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The QED Changemaker Foresight 2022

Where business leaders are focusing their efforts this year

It is tradition to forecast what a new year heralds and 2022 is no different. While it’s fun to rely on crystal balls and star signs, we prefer to observe tiny ripples in the market that might actually gain sufficient momentum to become tidal waves! Last November at the QED Changemaker Forum, we conducted our biannual senior leadership forecast survey with over 90 responses from a spectrum of industries across public and private sectors about what would capture their attention, time and resources in the next 12 months.

The following five key business areas rose above all the trending business topics:

• Future (still @) Work

• Innovation Economy

• Hyper-Digital Economy

• Diversity, Equity & Inclusion (DEI)

• Circular Economy

These five areas may sound familiar to many, but there’s no denying that the collective investment of focus and resources from the market will lead to breakthroughs, opportunities and possibilities that will impact us economically in the near future.

The Future of Work is now Future (still @) Work

There is a subtle but significant adjustment from the ‘Future of Work’ to ‘Future (still at) Work’. Seismic changes from global lockdowns drastically altered consumer behaviours and perceptions of work in general. The definition of work needs realignment in the areas of technology, capabilities, human capital, and resources.

Beyond AI, digital and technology, conversations around human capital are returning to dominate leadership discussions. After all, there isn’t a future of work without a workforce. Organisational leaders are now paying more attention to the employee experience, reviewing performance management processes and capability development in the context of hybrid work arrangements.

"The pandemic has magnified the importance of human connection, showing that people are at the centre of success in any organisation. The workplace must become a medium where employees feel valued and are driven by a sense of belonging."



"This requires a mindset shift by employers – Their goal is not to offer jobs and livelihoods, but to provide a career with a greater purpose. Amidst the chaos and uncertainty of the pandemic, employees began to re-evaluate their life priorities and career goals. The reality is that our future will continue to be Volatile, Uncertain, Complex and Ambiguous (VUCA). For organisations to retain their talent successfully and sustainably in the VUCA world, they must equip them with the adaptability, infrastructure, and resilience to thrive in change. This involves establishing support systems to protect the mental wellbeing of employees, cultivating a diverse and inclusive culture as a key to innovation, and providing re/upskilling opportunities for individual development. Organisations must act immediately and systematically to ensure that these people-first principles don’t remain a cliché", he added.

Innovation is increasingly central to economic growth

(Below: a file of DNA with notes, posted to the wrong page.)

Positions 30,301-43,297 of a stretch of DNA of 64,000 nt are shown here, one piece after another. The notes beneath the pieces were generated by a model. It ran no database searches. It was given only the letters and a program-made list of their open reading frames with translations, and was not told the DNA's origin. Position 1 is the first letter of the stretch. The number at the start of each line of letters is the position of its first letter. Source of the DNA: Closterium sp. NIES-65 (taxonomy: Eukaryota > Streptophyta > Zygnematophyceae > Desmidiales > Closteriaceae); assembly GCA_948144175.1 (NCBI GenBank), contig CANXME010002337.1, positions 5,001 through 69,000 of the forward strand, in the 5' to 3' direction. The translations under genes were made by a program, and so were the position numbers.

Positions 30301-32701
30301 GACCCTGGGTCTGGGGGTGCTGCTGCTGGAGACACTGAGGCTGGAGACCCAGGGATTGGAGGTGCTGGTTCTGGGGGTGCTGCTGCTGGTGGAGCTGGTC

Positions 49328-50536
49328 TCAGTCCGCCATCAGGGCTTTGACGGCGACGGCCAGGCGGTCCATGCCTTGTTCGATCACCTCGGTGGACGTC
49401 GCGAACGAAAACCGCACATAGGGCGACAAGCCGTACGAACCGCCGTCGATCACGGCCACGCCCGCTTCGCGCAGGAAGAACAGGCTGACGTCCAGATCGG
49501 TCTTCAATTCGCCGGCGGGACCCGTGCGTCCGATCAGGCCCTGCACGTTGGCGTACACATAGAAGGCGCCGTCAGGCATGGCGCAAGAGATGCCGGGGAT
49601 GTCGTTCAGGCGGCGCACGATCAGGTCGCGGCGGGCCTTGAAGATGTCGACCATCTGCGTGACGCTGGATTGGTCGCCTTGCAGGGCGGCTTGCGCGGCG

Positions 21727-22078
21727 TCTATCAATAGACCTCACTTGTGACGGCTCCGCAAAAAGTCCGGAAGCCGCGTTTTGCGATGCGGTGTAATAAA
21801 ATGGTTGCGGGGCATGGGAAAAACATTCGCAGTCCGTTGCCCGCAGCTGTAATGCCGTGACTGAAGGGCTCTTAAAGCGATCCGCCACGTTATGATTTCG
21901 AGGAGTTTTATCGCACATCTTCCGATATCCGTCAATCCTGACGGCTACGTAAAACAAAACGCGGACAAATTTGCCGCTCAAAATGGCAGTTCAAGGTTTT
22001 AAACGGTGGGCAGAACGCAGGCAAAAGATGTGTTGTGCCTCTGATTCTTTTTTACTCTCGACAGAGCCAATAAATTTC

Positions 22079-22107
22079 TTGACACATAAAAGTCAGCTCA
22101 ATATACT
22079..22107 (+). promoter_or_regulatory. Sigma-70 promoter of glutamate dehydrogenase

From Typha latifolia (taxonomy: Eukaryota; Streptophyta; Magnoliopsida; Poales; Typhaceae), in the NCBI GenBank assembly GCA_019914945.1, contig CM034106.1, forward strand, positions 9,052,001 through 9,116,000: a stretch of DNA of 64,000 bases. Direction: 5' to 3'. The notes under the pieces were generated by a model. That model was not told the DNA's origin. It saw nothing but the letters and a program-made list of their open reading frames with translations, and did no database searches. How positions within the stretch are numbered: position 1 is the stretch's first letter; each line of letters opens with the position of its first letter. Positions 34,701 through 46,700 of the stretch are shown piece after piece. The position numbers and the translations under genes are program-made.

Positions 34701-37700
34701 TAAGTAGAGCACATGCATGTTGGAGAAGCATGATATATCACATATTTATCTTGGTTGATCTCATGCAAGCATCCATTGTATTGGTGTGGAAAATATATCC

A business-as-usual modus operandi will not solve the business challenges of today. At the height of the global lockdown in April 2020, world carbon emissions dropped by a mere 17% according to a report by Nature Climate Change. Thus, further optimization and reduction while maintaining existing business operations and practises, will not get us anywhere close to the net-zero goal of the Paris Agreement. Instead, we need a confluence of new ideas, people and technology to fuel entrepreneurship and collaboration that innovates new and viable solutions for a more sustainable future.

"Business leaders predict that by 2026, half of their revenues will come from products, services, or businesses that haven't yet been created."



"Given the ambition to develop these new revenue streams, many of which respond to sustainability goals and technological change, businesses should be committed, more than ever, to help customers and partners co-create that future. The past two years have disrupted the pace at which organisations embrace technological innovation, but we have also seen customers and partners implement their transformations as quickly as in two months putting people, culture and technology at the centre of their digital journeys because they reimagined their future in a digital-first economy”, he added.

A Hyper-Digital Economy is more than technological advancement

At a glance, a hyper-digital economy seems to imply that it is only about digitalisation and technology. However, in reality, it should also include business performance, workforce productivity and the meeting of customer expectations to collectively power an economy.

As Howie Lau, Managing Partner, Corporate Development & Partnerships at NCS describes, “From digital to post-digital, and now the hyper-digital stage, emerging innovations and cutting-edge technologies have to deliver improved business outcomes in tandem with superior experiences and satisfied customers. Thus, the following areas can expect to see rising interests:

• Data analytics and security practises,